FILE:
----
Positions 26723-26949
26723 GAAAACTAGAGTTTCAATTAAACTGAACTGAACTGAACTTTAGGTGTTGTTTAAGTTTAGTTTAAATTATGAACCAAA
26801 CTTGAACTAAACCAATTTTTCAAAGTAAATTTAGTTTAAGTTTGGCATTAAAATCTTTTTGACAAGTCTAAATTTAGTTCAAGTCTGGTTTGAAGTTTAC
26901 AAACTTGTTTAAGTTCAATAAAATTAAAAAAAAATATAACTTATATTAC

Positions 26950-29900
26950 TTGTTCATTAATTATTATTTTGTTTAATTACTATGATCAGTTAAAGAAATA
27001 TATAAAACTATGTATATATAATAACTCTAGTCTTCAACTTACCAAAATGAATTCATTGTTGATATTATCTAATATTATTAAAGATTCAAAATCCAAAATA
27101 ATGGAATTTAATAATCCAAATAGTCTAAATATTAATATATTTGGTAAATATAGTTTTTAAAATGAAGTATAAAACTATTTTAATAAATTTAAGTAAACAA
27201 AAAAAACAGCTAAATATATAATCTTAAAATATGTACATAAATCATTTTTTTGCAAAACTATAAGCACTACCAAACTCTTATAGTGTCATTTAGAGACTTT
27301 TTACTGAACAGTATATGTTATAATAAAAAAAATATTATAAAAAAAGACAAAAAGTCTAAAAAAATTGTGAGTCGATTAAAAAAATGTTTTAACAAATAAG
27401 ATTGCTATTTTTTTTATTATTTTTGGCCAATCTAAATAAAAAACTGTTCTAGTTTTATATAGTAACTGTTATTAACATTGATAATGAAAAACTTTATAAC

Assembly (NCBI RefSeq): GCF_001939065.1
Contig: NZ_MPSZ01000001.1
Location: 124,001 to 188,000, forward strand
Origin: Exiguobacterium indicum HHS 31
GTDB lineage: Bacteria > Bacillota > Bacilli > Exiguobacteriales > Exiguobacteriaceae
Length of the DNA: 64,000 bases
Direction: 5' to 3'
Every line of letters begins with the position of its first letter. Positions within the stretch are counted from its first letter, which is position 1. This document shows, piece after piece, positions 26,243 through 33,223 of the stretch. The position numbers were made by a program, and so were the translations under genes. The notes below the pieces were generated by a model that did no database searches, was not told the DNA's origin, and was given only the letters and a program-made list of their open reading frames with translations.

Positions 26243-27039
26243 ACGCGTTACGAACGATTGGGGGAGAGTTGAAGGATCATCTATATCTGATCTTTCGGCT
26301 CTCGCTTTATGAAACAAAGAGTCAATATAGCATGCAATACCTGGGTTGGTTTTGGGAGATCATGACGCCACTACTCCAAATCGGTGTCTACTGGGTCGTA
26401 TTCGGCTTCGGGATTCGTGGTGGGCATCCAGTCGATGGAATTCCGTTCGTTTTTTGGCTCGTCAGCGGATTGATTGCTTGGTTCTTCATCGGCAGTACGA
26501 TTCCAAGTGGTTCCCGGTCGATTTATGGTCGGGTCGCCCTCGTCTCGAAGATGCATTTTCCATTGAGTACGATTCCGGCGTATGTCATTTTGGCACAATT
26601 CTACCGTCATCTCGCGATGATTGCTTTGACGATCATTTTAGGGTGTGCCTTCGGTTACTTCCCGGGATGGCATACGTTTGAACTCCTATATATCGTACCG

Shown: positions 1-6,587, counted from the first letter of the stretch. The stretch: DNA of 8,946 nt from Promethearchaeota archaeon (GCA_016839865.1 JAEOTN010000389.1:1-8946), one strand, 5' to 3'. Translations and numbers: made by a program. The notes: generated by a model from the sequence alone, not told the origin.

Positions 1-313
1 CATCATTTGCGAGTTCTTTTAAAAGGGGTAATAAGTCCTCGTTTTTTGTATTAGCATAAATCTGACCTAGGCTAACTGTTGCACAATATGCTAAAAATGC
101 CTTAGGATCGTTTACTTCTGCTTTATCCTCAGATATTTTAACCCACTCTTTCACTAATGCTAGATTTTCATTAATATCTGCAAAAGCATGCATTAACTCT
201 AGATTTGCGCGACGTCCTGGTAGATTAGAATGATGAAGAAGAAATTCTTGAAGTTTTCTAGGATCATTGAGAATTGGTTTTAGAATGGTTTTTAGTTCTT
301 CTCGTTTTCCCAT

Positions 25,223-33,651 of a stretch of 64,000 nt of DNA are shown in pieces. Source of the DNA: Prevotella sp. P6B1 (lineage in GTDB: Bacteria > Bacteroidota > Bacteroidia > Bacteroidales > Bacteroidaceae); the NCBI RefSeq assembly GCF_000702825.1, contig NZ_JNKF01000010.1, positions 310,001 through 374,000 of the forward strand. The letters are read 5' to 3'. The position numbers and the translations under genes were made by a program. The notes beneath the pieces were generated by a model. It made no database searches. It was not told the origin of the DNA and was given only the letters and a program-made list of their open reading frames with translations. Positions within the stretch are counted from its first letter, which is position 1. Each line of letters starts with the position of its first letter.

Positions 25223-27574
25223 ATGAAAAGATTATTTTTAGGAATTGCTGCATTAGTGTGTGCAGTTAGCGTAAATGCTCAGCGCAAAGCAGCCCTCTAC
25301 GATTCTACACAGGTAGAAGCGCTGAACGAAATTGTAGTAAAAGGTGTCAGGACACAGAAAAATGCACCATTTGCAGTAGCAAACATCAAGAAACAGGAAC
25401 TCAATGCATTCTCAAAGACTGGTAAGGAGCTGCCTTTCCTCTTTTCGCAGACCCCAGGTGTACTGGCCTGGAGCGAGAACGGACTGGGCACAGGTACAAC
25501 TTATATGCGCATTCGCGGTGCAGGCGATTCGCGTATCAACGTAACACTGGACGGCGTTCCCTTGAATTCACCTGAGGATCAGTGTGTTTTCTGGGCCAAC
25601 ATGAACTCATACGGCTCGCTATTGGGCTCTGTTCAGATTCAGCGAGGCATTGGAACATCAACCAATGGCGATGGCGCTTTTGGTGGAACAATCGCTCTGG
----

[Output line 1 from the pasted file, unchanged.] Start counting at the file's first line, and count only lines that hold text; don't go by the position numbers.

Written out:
Positions 26723-26949